Back in March, I wrote about the power of movies and talked briefly about Dislecksia: The Movie (see that post here). Well, in April I had the honor of attending the Connecticut Film Festival‘s opening night showing of clips from a rough cut of Dislecksia: The Movie and visiting Captured Time Productions at Harvey Hubbell’s studio in Litchfield.
The Captured Time office is an engaging mix of high-tech and low-tech. There are multiple computers and an array of cameras and audio equipment. A pair of wall maps – one of the U.S., another of the world – are studded with pins holding slender white flags. Each flag locates an individual who has joined the Facebook group for Dislecksia: The Movie – a collection of people, according to producer Harvey Hubbell, who “are all in some way interested in the film and dyslexia,” including educators, scientists, dyslexics, parents and others. To join the Facebook group, click here.
Harvey Hubbell describes his home in Litchfield, Connecticut, as being in “the golden triangle” for dyslexia, close to world-class research and teaching resources like Yale’s Haskins Laboratories, the Forman School, and the Kildonan School, which was started in 1969 by Harvey’s legendary teacher, the language-learning expert, Diana Hanbury King.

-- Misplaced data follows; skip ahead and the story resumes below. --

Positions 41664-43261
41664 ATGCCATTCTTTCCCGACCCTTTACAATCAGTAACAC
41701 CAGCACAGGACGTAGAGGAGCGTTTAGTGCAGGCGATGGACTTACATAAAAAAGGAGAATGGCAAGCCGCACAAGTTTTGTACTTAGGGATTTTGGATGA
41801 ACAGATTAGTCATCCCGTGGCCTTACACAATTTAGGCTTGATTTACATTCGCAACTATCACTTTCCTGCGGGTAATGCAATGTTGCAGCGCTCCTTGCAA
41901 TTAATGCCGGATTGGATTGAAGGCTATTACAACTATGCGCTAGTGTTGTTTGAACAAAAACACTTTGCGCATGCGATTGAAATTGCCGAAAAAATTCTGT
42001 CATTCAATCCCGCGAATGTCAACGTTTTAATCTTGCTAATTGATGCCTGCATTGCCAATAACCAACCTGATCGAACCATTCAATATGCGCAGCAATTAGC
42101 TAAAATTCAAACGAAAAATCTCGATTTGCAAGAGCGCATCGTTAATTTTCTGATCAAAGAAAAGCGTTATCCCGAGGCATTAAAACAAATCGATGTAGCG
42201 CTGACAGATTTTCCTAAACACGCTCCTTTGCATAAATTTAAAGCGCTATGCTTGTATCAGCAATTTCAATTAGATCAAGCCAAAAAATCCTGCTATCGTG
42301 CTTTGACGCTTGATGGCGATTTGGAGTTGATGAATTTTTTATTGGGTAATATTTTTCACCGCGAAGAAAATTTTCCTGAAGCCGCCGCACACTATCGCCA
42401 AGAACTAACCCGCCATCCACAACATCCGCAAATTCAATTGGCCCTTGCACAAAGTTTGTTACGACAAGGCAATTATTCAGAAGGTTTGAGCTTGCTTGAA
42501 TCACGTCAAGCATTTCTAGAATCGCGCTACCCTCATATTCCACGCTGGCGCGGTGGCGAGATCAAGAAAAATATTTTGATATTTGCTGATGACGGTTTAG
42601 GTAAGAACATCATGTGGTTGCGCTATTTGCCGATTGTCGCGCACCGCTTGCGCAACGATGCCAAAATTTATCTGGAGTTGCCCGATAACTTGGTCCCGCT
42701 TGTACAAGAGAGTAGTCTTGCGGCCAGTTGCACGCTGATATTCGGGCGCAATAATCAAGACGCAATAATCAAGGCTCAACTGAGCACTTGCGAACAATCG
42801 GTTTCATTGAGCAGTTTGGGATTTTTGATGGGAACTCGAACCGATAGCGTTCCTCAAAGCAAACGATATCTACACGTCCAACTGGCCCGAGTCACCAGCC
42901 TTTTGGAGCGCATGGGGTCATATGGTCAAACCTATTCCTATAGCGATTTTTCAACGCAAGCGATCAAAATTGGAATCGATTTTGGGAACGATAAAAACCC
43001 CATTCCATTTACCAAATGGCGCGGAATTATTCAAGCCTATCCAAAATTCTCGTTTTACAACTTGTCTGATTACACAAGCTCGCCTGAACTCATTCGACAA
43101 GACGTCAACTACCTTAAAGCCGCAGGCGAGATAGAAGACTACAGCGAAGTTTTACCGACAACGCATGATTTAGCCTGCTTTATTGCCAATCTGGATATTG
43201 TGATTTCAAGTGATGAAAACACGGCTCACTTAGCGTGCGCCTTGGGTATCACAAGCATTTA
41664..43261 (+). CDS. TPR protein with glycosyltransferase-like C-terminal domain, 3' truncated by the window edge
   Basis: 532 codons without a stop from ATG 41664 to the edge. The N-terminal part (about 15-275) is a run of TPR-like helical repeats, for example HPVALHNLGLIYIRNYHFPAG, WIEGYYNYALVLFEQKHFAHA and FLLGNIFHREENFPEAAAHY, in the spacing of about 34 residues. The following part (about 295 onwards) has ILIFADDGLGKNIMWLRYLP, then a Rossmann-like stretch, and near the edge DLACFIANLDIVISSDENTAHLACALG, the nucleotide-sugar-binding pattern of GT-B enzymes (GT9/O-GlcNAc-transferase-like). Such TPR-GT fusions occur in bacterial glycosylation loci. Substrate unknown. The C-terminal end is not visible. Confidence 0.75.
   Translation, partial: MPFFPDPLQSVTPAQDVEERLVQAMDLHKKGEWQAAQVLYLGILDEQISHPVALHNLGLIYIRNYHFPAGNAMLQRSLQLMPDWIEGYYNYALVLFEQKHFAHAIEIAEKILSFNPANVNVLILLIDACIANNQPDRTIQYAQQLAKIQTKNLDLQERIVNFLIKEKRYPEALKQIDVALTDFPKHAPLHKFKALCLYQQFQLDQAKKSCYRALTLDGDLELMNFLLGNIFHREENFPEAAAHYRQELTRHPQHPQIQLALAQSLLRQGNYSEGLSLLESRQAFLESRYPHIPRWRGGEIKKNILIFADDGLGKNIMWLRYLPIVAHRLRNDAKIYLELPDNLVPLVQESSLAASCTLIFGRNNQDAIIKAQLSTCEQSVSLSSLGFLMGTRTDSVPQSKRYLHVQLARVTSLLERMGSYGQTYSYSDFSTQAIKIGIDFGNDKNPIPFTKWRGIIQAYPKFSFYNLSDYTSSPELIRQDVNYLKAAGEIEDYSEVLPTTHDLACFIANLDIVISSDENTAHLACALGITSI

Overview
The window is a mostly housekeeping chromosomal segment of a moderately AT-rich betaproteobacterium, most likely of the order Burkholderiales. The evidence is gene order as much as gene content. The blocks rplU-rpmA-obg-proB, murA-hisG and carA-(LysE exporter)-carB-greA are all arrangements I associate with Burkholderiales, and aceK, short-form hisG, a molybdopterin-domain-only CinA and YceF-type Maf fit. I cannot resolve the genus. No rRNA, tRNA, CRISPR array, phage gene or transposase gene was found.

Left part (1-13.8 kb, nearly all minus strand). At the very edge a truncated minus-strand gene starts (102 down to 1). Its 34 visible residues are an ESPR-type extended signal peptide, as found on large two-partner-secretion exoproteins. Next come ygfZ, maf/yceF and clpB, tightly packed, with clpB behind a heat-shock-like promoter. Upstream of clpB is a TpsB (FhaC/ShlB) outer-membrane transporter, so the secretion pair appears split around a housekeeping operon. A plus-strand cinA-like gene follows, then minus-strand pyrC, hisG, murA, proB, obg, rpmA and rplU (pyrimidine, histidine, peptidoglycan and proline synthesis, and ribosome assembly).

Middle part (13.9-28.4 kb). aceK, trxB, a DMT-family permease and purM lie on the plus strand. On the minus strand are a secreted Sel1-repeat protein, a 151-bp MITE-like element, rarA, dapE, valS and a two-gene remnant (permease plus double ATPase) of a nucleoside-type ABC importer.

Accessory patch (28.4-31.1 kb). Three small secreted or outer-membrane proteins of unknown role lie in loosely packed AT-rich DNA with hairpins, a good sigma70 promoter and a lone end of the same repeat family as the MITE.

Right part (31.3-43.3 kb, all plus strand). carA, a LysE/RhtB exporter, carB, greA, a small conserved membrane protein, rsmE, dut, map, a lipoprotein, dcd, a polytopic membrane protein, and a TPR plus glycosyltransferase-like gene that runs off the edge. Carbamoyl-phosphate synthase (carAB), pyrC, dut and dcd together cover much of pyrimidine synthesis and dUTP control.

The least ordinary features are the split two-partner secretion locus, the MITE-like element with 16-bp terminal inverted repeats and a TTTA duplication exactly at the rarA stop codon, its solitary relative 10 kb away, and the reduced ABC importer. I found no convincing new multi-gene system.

It takes only a glance at the Captured Time wall map to see that the resources and interest base are not evenly distributed. What of the dyslexic child growing up in the Dakotas, Nebraska, or Nevada? Lexercise hopes to reach more of those children with our online evaluation and treatment services. But more about that another time.
Movies ARE powerful, and the stories and images that Harvey and his team are chronicling have tremendous power. Dyslexia, which is literally a disorder of words, is much more clearly understood through the arts than through words alone. By the way, when you visit the Captured Time website, you don’t have to read it – you can listen to each page, section by section.
We’re eager to see Dislecksia: The Movie completed and put into wide release. We think it’s an important step toward a better understanding of dyslexia and the remarkable people who struggle to overcome it.
If you have questions about dyslexia or other language-processing disorders, please contact us at Info@Lexercise.com or 1-919-747-4557 or leave us a comment below.